White lupin ( Lupinus albus
) is one of four economically important species of the Lupinus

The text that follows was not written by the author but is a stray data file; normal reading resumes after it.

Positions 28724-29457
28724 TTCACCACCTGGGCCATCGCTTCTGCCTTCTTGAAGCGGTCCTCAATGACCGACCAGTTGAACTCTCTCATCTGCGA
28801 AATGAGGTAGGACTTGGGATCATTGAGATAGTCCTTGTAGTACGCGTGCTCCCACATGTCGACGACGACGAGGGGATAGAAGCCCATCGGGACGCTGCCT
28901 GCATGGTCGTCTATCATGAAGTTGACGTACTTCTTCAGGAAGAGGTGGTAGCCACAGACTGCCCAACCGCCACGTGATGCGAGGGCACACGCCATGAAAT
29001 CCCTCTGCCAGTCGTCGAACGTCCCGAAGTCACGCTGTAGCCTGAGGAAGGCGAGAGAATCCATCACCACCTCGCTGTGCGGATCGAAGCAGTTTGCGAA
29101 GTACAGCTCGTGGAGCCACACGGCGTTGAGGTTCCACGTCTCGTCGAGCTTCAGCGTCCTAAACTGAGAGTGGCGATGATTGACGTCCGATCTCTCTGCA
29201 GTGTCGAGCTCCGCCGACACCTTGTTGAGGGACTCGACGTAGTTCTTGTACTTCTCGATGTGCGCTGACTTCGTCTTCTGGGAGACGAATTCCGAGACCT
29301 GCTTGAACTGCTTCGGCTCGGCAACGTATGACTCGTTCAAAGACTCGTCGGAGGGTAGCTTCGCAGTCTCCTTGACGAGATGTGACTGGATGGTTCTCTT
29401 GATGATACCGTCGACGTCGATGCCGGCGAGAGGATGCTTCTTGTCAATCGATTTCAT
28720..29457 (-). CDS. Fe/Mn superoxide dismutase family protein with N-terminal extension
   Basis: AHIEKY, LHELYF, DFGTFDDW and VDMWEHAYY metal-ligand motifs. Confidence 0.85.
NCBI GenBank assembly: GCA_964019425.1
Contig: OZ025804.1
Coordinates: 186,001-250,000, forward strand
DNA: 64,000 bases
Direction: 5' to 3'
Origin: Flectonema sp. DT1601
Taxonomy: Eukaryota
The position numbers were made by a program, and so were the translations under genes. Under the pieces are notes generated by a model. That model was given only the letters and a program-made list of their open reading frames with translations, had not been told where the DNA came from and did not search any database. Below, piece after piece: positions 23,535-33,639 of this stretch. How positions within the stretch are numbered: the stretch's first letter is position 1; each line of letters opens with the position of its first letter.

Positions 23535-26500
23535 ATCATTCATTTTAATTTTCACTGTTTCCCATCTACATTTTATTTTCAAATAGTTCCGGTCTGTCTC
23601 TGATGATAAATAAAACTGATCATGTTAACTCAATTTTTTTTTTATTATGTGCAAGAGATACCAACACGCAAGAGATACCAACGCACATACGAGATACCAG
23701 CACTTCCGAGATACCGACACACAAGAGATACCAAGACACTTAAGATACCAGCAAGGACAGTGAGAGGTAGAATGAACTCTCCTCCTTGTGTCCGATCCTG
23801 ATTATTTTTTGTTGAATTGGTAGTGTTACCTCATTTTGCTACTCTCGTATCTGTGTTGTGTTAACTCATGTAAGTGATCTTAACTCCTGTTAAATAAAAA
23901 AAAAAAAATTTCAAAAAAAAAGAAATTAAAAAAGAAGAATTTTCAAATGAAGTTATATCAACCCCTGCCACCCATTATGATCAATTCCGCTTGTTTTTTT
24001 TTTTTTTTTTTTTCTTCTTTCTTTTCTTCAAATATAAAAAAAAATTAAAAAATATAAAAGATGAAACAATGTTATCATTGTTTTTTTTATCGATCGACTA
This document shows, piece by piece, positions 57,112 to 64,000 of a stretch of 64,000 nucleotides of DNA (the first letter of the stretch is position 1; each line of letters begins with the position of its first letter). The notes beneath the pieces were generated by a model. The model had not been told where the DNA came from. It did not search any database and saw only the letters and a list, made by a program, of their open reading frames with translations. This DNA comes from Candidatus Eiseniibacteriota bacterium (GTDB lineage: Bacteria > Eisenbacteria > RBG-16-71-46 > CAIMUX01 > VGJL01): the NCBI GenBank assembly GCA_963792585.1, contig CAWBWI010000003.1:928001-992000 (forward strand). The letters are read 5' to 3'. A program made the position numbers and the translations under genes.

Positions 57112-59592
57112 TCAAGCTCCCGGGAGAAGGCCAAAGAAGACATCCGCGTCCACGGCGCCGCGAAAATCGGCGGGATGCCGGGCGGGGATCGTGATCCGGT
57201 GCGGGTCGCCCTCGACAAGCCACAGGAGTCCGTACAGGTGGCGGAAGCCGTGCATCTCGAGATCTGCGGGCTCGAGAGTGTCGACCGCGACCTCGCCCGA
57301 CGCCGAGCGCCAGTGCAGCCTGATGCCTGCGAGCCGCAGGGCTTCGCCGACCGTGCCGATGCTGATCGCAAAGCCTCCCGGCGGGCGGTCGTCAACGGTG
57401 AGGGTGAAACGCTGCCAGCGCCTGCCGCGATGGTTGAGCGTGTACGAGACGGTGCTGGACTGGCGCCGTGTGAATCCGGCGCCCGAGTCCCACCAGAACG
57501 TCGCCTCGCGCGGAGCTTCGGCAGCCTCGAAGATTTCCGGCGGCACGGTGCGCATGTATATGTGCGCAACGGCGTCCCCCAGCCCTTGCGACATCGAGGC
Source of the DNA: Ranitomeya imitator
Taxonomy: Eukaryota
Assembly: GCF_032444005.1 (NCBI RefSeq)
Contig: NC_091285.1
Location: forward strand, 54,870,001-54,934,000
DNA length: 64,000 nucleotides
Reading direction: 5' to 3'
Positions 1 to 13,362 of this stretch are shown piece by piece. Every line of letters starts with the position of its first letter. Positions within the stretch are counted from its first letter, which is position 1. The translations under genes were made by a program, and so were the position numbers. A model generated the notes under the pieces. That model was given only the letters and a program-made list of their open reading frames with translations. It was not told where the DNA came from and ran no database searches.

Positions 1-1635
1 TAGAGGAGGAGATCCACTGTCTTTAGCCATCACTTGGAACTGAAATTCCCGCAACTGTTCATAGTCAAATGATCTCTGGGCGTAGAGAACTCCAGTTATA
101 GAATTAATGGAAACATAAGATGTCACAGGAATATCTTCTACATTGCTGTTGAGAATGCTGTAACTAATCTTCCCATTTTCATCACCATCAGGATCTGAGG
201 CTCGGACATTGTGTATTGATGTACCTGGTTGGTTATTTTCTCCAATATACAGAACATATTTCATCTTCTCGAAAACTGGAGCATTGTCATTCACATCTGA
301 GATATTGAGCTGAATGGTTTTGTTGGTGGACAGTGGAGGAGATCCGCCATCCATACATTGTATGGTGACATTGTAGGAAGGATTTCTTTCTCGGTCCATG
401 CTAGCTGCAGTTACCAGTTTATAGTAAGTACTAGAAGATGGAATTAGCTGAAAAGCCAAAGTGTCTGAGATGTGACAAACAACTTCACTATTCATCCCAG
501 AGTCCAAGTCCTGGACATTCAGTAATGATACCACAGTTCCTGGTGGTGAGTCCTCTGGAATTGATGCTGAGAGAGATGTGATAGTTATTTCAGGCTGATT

genus, and has been traditionally cultivated for thousands of years along the Nile valley, including in Ethiopia. An experiment comprising of 143 Ethiopian White lupin landraces and one genotype from Germany, was undertaken at Merawi in Ethiopia. The objective of the study was to cluster the Ethiopian white lupin accessions into similarity groups and assess the extent and pattern of diversity of the accessions. Data on 10 quantitative agronomic traits were recorded. Landraces significantly differed in most of the traits studied, and a significant number of local accessions performed as high as 5 metric tonnes per hectare of grain yield. Cluster analysis showed that landraces were grouped into seventeen clusters of different sizes, of which five were singletons. Some landraces were grouped together regardless of their geographic origin. On the other hand, landraces from Awi, South Gondar and West Gojam in Ethiopia were distributed over many clusters. Hence, the result did not support a definite relationship between geographic diversity and genetic diversity. Genetic distances between many pairs of clusters were significant, justifying crosses between parents from them to be desirable genetic recombinations and, hence, transgressive segregants.